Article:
Recently I made a two week trip to Iran. I decided to join a package tour by Intrepid Travels which was to start from Tehran and after visiting various towns terminate in Tehran.
I looked for the cheapest flight with the least waiting time and booked myself on Oman Air. The flight was Delhi to Muscat and then after 3 hours Muscat to Tehran. Delhi to Muscat by air covering a distance of 1201 miles in about 3 hours. Flight by Oman Air was comfortable.
At the Muscat airport I went to the area designated for passengers in transit. After a quick security check-up we were ushered into a huge departure area. I had been told that Middle East countries are traditional and conservative. That alcohol is a taboo, did not disturb me as I drink maybe twice a year! I was prepared to wait for the next three hours in a dull place.
But as soon as I entered the Hall, I saw her. Julia Roberts. Or more correctly, a poster of Julia Roberts for the cosmetic firm Lancome. I froze and looked at her spellbound. In my view her toothy smile is much more winsome than the so called mysterious, over rated, almost constipated and depressing half smile of ‘Mona Lisa’. OK go ahead call me culturally uninformed, but I say what I feel, not necessarily what is fashionable to be said.
I took a couple of photos of the poster, as if it was the real Julia. Just look at her:
Quite unwillingly I left Julia and moved in to the Big Departure Hall which was bursting with people, or in fact with Indians. There were Indians from all parts of our beloved country jostling to take flights to various destinations. I did not see, or at least notice any Non-Indian in that crowd. And if Indians are there, then can Indian food be far behind? Take a look at the Food Court there- totally Indian.
Soon it was time for another friendly security check and round of boarding formalities. Muscat to Tehran, a distance of 1500 kms was covered in around 2 hours and 20 minutes.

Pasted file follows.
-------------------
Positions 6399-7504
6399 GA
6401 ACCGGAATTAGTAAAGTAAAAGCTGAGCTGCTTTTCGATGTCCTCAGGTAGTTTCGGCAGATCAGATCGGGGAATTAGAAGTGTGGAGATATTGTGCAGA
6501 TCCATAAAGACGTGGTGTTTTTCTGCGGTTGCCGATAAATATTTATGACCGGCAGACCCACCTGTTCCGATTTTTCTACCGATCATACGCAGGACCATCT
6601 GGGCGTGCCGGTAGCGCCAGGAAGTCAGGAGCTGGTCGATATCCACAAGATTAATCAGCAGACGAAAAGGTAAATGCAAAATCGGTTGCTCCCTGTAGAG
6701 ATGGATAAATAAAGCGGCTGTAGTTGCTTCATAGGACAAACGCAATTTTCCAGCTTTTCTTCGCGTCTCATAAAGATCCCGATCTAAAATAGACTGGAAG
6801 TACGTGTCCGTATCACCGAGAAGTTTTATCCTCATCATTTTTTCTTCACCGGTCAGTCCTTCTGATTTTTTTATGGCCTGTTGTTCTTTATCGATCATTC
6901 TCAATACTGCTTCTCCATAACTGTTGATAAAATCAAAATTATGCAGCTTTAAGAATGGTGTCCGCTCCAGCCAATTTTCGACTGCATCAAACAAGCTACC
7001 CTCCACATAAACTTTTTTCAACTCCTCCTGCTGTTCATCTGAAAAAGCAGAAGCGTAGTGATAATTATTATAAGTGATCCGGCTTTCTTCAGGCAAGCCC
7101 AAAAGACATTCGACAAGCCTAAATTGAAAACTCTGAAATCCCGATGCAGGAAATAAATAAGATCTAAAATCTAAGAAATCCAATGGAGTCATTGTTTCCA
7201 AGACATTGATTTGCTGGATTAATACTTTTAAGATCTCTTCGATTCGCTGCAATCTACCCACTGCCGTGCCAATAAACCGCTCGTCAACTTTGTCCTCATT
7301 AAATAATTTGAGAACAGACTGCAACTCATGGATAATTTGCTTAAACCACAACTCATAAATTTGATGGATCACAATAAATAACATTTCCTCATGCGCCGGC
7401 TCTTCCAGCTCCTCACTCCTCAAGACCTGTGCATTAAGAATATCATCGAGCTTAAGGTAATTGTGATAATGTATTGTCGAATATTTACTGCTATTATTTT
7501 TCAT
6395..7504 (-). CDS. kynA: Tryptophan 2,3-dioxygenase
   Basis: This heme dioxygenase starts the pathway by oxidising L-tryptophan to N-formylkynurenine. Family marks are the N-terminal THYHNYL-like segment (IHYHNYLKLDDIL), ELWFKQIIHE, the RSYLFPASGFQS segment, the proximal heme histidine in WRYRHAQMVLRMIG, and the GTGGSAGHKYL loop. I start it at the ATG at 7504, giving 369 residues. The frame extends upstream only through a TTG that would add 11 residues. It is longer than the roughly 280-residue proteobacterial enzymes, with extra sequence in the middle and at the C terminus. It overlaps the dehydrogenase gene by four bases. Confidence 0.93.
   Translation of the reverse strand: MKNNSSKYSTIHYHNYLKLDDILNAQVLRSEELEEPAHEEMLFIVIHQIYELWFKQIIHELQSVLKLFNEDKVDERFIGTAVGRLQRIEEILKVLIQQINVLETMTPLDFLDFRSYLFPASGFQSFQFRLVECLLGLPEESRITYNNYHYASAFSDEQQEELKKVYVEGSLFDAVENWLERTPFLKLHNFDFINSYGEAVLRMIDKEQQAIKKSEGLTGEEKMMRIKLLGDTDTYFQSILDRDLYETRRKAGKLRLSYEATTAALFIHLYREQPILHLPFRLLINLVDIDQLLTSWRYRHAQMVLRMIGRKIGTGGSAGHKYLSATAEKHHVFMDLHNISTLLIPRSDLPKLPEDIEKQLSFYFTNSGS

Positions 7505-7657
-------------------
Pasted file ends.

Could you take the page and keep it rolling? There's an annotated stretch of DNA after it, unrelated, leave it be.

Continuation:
At the Tehran airport, the Immigration formalities were amazingly quick- as I was the only person in the window meant for ‘Foreigners’. Coming out with my bag I saw the first signs of Navroz or the Iranian New year celebrations. A small corner had been tastefully and colourfully decorated by the airport authorities.
For a detailed explanation of Navroz please read the following article by Anurag Chatrath at http://peripateticously.blogspot.in/2012/05/nowruz.html
I came out and was surprised to find a number of taxis vying to get the attention of the travellers. Unambiguous large boards indicated the exact price of the taxi ride to anywhere in the Tehran city- a modest equivalent of less that 15 US dollars. I felt cheated as my Tour Operator had quoted 80 USD for this taxi trip and utimately I had booked with another Tour Operator for USD 40. But this had nothing to do with the Taxi Drivers who quietly took passengers at the fixed rate.
I waited and waited for my elusive booked Taxi. The local Taxi drivers were amazingly helpful and tried to help me. Since my mobile was not working they repeatedly rang up the three numbers that I had, but to no luck.
Ultimately I just stood there tired and exhausted. Then I saw an Iranian family standing not far from me. I asked the gentleman if he spoke English, he smiled and said ‘No’ and then added ‘but yes’. He told his wife, who knew good English, to take over. She understood my problem, took the phone numbers from me and asked her 10-11 year old son to handle the telephoning part. A few attempts later I was told by the lady that my booked taxi had been located, it was a white Puegeot and the young tall driver sported a small beard. Within seconds the taxi arrived the the young 10 year old boy made me dumb with his affection and regards by quietly carrying my bag to the taxi. Yes, the Iranians are very friendly and it is not a put on.
This was my first view of Tehran. I was just not prepared to see the city next to the snowy mountains. But more about that in the later articles.
I reached the modest hotel where I was booked about an hour later and noticed a small table with the Navroz decoration in the centre of the Reception area.
Sowing of barley and letting it grow for 9 days and then disposing it off with grace is a part of Navroz celebrations- quite like what some do during the Navratras in parts of north India.
More and many more photo articles on my trip to Iran would follow on this website.
Photos, text & copyright: K.J.S.Chatrath
IMPORTANT: This website does not sell any hotel rooms/air tickets/packages/insurance cover etc. This post is intended only for sharing information and experiences with travel enthusiasts. Readers are advised to double check the information and satisfy themselves before taking any decision.
Contact: [email protected]